Remarkable story of Oscar the baby chimp
Fiilm Review: Chimpanzee (G, general release, 78 minutes) Director: Alastair Fothergill, Mark Linfield Stars: Tim Allen
In the Disney nature films I watched as a child, even the fiercest animals were anthropomorphised into cuddly and caring members of their communities.
They were given names, like Fred and Betty, and in some cases they even talked, but that kind of nonsense has gone out of fashion now. Or so I thought, but this beautifully photographed new film from Disney turns the story of an abandoned baby chimp into a three-reel melodrama.
In fairness, it is based on an extraordinary true story filmed over four years in the rainforests of the Tai National Park in west Africa.
Oscar, our hero, is a mischievous and affectionate baby chimp whose cosy life with his loving mother, Isha, is rudely interrupted when their tribe is attacked by a rival chimp colony. Oscar gets separated from Isha, who's later killed by a leopard.
Alone and rejected by the group's females, Oscar seems destined to grow weak and die until something remarkable happens: he's adopted by the tribe's leader, Freddy, an unheard of occurrence.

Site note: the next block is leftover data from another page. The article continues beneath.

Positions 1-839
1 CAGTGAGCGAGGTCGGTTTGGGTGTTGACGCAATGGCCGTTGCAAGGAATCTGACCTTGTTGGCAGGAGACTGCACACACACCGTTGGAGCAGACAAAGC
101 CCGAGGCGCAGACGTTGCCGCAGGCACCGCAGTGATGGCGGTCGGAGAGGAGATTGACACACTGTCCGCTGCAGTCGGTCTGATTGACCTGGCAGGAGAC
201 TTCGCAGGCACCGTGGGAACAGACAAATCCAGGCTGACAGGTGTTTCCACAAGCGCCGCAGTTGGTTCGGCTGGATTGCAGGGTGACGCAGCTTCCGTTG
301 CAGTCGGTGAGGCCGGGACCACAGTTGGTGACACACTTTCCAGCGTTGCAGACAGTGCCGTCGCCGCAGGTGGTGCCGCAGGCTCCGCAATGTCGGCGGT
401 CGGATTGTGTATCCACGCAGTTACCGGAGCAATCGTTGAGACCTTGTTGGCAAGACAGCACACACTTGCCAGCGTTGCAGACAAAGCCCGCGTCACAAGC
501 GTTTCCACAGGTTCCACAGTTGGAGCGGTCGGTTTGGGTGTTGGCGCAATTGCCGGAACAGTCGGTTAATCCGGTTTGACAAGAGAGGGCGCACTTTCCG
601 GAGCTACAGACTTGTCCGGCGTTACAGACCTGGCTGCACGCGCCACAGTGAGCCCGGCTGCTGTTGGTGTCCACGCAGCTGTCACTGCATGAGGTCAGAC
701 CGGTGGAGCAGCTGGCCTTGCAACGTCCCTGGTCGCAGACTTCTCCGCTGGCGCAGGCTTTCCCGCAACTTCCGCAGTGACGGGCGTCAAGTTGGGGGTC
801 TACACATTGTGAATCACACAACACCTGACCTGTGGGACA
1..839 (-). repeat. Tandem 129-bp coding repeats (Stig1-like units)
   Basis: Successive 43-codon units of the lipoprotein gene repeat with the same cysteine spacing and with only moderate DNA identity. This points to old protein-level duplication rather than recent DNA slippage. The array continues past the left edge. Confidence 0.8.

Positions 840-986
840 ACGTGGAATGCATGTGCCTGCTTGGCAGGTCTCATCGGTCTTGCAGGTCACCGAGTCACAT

Chimpanzee is very nice to look at, and at 70-odd minutes is a perfect length for younger children. Some of the sequences are extraordinary, for instance an extended scene in which the chimps cooperate strategically to hunt down a monkey.
We don't see them pulling the poor creature to bits of course, which is fair enough in a kids' film.
But Tim Allen's voiceover does become absurdly anodyne at times. Neither Allen not the film's makers, for instance, can possibly have felt qualified to announce that "Isha couldn't be happier with her new baby boy". Chimps are not people, no matter how much we want them to be.
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